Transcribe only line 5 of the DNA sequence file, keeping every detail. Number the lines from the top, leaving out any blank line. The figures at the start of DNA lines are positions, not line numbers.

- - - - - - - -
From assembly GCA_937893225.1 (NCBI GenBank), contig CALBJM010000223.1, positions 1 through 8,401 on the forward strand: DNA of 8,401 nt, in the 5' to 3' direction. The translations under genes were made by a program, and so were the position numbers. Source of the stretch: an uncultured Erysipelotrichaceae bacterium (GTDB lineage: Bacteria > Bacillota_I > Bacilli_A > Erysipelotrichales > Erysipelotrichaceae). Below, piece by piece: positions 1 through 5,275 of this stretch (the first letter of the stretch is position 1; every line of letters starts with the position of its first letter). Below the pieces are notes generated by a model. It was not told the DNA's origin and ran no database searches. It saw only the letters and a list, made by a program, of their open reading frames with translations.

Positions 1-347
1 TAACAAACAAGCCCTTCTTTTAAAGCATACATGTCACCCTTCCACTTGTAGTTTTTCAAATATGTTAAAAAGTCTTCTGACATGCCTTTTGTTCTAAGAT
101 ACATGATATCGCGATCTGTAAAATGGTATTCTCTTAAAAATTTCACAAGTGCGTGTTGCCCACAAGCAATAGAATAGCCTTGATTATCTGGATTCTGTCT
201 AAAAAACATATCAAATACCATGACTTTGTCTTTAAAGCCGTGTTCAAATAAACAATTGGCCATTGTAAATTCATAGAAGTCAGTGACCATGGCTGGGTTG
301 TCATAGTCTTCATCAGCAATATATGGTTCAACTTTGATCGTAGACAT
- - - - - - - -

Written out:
201 AAAAAACATATCAAATACCATGACTTTGTCTTTAAAGCCGTGTTCAAATAAACAATTGGCCATTGTAAATTCATAGAAGTCAGTGACCATGGCTGGGTTG